In Sunday’s segment on Sky News Australia (Weekend Edition with Tim Gilbert) we were hands on with Nokia’s repairable smartphone, the G22.
The G22 is an entry level Android phone but looks good and has a decent camera. It worked perfectly before I took it apart to replace the battery.
See how I go in the video.
- Nokia G22 can be repaired with step-by-step repair guides and affordable replacement parts
- Made with 100% recycled plastic back
- 50MP camera and up to three days of battery life
- Two years of Android OS upgrades
- Available in Meteor Grey and Lagoon Blue, starting at $349 AUD
- Display at $89.99 AUD
- Battery at $49.99 AUD
- Charging port at $42.99 AUD
Each Australian produces about 25 kilos of electronic waste a year and much of it ends up in landfill, so this is a great idea by Nokia.
WHY ARE SMARTPHONES SO HARD TO REPAIR?
The reason smartphones are so difficult to repair is due to the compact nature of the build. This allows little room for screws and compartments that allow for simple access.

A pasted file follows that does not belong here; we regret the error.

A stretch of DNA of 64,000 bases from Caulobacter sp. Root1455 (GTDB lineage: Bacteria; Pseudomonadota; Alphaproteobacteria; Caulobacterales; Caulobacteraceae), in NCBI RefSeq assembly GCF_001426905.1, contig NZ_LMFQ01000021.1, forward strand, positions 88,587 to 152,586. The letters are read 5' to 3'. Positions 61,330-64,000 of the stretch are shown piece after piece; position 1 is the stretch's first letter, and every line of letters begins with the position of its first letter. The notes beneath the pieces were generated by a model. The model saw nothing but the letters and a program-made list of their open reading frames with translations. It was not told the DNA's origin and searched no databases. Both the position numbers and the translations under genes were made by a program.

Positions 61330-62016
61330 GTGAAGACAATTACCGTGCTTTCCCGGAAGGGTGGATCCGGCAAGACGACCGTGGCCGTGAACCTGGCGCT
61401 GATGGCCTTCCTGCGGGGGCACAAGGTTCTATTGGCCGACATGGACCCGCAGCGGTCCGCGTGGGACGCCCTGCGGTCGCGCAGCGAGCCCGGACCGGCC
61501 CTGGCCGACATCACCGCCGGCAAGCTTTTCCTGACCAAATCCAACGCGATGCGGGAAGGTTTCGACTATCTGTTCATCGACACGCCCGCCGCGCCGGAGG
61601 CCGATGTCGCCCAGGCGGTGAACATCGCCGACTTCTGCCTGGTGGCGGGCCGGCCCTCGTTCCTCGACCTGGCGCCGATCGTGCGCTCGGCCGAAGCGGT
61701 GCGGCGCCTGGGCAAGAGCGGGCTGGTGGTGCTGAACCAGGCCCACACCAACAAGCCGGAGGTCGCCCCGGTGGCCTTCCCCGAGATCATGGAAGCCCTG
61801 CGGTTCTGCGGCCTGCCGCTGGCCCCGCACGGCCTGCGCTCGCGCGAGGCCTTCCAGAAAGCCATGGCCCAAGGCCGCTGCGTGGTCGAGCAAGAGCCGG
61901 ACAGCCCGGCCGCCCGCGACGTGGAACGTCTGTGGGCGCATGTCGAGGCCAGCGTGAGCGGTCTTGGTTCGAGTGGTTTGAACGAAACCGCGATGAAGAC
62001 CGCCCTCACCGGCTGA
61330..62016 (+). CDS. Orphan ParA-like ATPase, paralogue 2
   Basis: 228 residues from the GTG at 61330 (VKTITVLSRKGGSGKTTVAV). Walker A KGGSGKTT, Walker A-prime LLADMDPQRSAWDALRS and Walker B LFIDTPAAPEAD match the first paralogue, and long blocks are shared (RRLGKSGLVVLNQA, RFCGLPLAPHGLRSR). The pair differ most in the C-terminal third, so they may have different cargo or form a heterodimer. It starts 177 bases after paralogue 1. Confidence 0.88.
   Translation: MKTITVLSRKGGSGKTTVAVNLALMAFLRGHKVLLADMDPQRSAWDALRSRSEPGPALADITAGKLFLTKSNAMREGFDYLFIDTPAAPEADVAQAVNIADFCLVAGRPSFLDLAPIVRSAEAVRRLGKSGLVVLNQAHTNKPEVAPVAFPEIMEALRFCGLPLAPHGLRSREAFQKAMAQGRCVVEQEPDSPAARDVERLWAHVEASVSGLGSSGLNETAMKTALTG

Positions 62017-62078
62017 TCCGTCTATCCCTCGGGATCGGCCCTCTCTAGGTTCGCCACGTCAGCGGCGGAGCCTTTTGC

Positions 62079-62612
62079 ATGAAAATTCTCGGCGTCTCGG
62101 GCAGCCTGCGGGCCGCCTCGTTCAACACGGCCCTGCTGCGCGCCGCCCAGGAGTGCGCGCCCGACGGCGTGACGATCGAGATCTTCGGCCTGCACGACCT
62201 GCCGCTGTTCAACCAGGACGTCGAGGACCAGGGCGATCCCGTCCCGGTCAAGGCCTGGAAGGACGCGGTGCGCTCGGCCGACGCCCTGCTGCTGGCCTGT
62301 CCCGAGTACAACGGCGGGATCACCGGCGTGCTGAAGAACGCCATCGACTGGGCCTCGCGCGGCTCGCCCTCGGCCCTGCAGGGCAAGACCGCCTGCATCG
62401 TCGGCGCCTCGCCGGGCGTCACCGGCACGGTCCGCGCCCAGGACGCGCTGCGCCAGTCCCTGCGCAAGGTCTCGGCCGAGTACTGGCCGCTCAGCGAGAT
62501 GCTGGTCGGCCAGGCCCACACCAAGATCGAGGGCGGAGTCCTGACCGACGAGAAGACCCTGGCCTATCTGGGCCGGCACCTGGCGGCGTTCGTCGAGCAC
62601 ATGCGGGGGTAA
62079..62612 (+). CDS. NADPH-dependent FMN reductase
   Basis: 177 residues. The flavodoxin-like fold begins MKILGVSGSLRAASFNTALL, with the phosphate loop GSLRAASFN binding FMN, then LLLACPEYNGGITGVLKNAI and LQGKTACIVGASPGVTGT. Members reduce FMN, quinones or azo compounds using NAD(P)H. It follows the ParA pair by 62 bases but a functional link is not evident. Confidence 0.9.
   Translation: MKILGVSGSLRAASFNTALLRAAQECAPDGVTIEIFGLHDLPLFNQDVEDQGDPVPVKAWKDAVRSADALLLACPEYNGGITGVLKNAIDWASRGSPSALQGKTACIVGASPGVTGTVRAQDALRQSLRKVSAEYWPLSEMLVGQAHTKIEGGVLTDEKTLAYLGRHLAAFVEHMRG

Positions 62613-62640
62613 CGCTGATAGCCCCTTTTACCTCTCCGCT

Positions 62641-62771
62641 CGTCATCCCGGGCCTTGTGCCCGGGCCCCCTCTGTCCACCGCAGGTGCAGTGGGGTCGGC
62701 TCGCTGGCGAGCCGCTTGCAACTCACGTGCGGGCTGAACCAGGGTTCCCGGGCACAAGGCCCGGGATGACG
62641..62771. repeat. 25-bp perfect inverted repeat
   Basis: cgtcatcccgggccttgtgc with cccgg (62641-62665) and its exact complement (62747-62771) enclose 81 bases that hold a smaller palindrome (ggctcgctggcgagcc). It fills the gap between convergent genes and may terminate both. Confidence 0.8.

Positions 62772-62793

Glue is the main reason they are difficult to pull apart. Professionals like Fone King use heating machines and official parts to fix iPhones and Android devices. This makes it very hard for a consumer to do.
The great news is Apple is now making repairs easier and you can buy a kit to replace parts on phones and laptops. But it is limited to a few countries – not in Australia yet.
Discarded devices (not just phones) are polluting the globe at a rate of 40 million per year which is a shame as 98% of the components in your computer or television can be fully recycled.
GOOGLE MAKING OUR CITIES COOLER WITH TREE CANOPY
Google recently announced a set of initiatives focused on information to help people prepare for and adapt to the effects of rising heat especially in cities.
We discuss the following in the segment.
- An expansion of the Tree Canopy from 15 to 350 cities,including Sydney. Tree Canopy combines the power of AI and aerial imagery to help cities assess their current tree canopy coverage and plan future tree planting projects to help reduce “heat islands” – hot areas caused by concrete city infrastructure that can lead to poor air quality, dehydration and other public health concerns.
- A new extreme heat alert on Search to keep people safe during heat waves, rolling out globally in the coming months.
- A $5M grant to World Resources Institute and other work we’re doing to support more organsations that are working to mitigate the impact of climate change.
- Using machine learning to improve the accuracy of flood alerts and bushfire events.